The internet is a wonderful way of spreading information near and far – both instantly and over an indefinite period of time.
Take a recent email I received from Germany, for example.
It involved a story about writer Baron Avro Manhattan (a friend of Picasso and George Bernard Shaw, who ended his days in South Shields), that appeared on the Gazette’s website more than a year ago.
The article centred around an appeal by local film-maker Gary Wilkinson who was seeking information about the Italian-born aristocrat.
At the time, Gary was quoted as saying: “His life is a fascinating story.
“I am busy researching his life, from birth in Italy in 1914, through his aristocratic roots, to his writing over 50 books which sold worldwide,” added Gary, who has visited the Baron’s grave at Blackhill Cemetery in Shotley Bridge.
Now Gunda Kraepelin has contacted me from Bergisch Gladbach after reading about Gary’s appeal.
He wrote: “It was purely by chance that I came across this article on the internet. I read it with great interest, particularly because the Baron was to be the subject of a film, to which contributions were invited from readers. My memories of him will presumably come too late to be of use to Mr Wilkinson in making his film, but they may still be useful within the general context of information being gathered about Avro Manhattan in your area.
“I got to know this fascinating man, whom you know as Baron Avro Manhattan, shortly before World War II, when I was still a child, living with my older sister and our mother in our family property at Via Troubetzkoy 25, in Verbania-Suna, Lago Maggiore, Italy.
“At this time, his name was Teofilo Lucifero Gardini. He used to spend his holidays close to where we lived, in the ‘Cà Bianca’, the famous sculptor Paolo Troubetzkoy’s home. Gardini called him his ‘uncle’.
“The elderly artist obviously enjoyed the bright young man’s company.
“Our mother and Gardini shared a passion for painting. It developed into a wonderful friendship, which we as children also enjoyed.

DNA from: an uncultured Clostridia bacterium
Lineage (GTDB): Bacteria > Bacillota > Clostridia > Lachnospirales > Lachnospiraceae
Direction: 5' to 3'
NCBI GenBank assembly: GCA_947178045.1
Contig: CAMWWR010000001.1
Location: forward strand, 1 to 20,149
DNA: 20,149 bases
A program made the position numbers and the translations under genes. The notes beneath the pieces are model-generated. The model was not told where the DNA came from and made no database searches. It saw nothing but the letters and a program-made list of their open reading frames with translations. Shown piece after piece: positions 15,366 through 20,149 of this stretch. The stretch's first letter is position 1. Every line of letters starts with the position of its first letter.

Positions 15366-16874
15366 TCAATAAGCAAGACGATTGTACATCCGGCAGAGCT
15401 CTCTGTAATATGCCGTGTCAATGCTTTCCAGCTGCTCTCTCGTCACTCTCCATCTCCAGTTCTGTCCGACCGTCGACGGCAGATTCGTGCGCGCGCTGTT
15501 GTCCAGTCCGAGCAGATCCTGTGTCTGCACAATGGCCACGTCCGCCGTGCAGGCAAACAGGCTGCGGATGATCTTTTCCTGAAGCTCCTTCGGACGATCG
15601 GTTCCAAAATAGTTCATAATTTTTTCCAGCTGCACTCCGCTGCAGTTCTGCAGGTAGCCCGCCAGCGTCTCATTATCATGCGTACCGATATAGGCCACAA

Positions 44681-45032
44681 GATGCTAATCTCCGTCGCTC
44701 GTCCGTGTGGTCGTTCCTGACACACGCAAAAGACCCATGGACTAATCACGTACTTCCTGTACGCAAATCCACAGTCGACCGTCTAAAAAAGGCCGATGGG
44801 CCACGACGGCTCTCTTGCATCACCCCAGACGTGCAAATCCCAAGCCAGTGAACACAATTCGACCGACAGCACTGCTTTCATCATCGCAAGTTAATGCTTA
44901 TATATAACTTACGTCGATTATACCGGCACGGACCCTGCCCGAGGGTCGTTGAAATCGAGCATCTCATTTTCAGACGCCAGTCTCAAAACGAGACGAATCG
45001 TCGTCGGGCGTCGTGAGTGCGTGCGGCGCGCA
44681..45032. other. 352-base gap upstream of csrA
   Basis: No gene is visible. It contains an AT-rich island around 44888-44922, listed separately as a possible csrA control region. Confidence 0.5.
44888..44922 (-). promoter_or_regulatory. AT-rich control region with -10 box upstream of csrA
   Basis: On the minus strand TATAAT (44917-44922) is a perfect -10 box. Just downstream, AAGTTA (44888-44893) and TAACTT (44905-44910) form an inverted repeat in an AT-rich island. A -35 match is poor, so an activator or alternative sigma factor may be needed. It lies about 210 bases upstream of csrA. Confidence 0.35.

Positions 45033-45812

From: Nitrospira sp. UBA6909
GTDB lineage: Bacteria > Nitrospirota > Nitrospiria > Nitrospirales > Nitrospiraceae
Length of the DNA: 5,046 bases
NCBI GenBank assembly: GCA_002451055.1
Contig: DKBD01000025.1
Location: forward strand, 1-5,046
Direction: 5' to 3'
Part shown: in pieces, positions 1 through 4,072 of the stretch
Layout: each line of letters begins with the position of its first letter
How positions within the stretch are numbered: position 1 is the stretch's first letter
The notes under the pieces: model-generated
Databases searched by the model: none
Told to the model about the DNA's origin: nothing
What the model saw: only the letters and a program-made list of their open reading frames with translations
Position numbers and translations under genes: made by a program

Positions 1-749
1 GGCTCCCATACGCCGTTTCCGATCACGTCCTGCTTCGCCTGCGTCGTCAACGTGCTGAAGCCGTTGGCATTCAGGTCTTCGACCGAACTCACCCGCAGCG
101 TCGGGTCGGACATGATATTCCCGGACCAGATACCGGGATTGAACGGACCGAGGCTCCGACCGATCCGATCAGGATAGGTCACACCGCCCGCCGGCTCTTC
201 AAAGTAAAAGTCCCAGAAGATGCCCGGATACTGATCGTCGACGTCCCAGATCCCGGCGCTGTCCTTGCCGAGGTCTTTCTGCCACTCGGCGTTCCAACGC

“He created a series of paintings during these years, with motives of the Lake in particular, and presented them in several exhibitions, for the last time in 1945 in the Museo del Paesaggio, in Verbania-Pallanza.
“I have a photo of him taken at this event.
“He also wrote two of his eventually over 50 books during his Italian time, The Rumbling of the Apocalypse (1934) and Towards the new Italy (Preface by H.G. Wells) (1936), as they are titled in their English translations.
“In 1945, Gardini had to leave Italy for political reasons and moved to England. He left his paintings partly in the Museo, partly in my mother’s care in Suna. During the following years, we received letters from him occasionally, under a London address (14 Ansdell Terrace, Kensington, London, W8).
“In 1954, as a complete surprise to us, he paid us a brief visit in Suna. At this occasion, he took some of his best paintings with him. We never heard from him again. The some 10 paintings which he had left behind, are still stored in my home in Suna. I have not decided yet about how to proceed with them (my sister died in 2012).
“In 1944, our property in Suna was confiscated, so we moved back to Germany, where our family had come from. The estate was given back to my family in 1954 under specified conditions. I started an academic career in Germany and retired from a professorship at the Technical University of Berlin in 1993. I am now living near Cologne.
“I would be pleased, of course, if I could learn more about the outcome of Gary Wilkinson’s research, and would appreciate obtaining any available information about it. Likewise, it will be my pleasure to answer any questions he might have about Gardini’s Italian past, as limited as my knowledge may be.”
If there is another chapter in this fascinating story, I will, of course, keep you posted.